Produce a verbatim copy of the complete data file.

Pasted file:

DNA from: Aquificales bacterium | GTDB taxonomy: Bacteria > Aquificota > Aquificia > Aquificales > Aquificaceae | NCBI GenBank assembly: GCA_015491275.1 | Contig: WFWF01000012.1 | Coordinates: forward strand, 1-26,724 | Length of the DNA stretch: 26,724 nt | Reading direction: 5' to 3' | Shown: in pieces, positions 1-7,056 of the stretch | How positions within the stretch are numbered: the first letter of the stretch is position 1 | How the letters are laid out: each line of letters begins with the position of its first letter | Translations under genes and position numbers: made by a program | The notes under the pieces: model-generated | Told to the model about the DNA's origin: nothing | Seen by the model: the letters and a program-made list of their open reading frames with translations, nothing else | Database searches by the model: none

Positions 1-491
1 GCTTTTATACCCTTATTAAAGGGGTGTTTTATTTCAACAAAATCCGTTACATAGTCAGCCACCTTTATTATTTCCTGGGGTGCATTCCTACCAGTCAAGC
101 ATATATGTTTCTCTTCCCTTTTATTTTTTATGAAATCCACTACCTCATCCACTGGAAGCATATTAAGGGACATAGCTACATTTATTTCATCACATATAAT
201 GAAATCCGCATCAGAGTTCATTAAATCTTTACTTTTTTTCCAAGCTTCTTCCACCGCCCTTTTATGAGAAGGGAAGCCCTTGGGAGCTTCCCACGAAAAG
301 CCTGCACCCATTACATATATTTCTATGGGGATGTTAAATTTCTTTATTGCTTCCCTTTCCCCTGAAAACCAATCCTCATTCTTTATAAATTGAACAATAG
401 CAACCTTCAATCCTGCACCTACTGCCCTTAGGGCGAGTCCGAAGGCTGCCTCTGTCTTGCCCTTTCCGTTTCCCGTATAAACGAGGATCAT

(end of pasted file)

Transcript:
DNA from: Aquificales bacterium | GTDB taxonomy: Bacteria > Aquificota > Aquificia > Aquificales > Aquificaceae | NCBI GenBank assembly: GCA_015491275.1 | Contig: WFWF01000012.1 | Coordinates: forward strand, 1-26,724 | Length of the DNA stretch: 26,724 nt | Reading direction: 5' to 3' | Shown: in pieces, positions 1-7,056 of the stretch | How positions within the stretch are numbered: the first letter of the stretch is position 1 | How the letters are laid out: each line of letters begins with the position of its first letter | Translations under genes and position numbers: made by a program | The notes under the pieces: model-generated | Told to the model about the DNA's origin: nothing | Seen by the model: the letters and a program-made list of their open reading frames with translations, nothing else | Database searches by the model: none

Positions 1-491
1 GCTTTTATACCCTTATTAAAGGGGTGTTTTATTTCAACAAAATCCGTTACATAGTCAGCCACCTTTATTATTTCCTGGGGTGCATTCCTACCAGTCAAGC
101 ATATATGTTTCTCTTCCCTTTTATTTTTTATGAAATCCACTACCTCATCCACTGGAAGCATATTAAGGGACATAGCTACATTTATTTCATCACATATAAT
201 GAAATCCGCATCAGAGTTCATTAAATCTTTACTTTTTTTCCAAGCTTCTTCCACCGCCCTTTTATGAGAAGGGAAGCCCTTGGGAGCTTCCCACGAAAAG
301 CCTGCACCCATTACATATATTTCTATGGGGATGTTAAATTTCTTTATTGCTTCCCTTTCCCCTGAAAACCAATCCTCATTCTTTATAAATTGAACAATAG
401 CAACCTTCAATCCTGCACCTACTGCCCTTAGGGCGAGTCCGAAGGCTGCCTCTGTCTTGCCCTTTCCGTTTCCCGTATAAACGAGGATCAT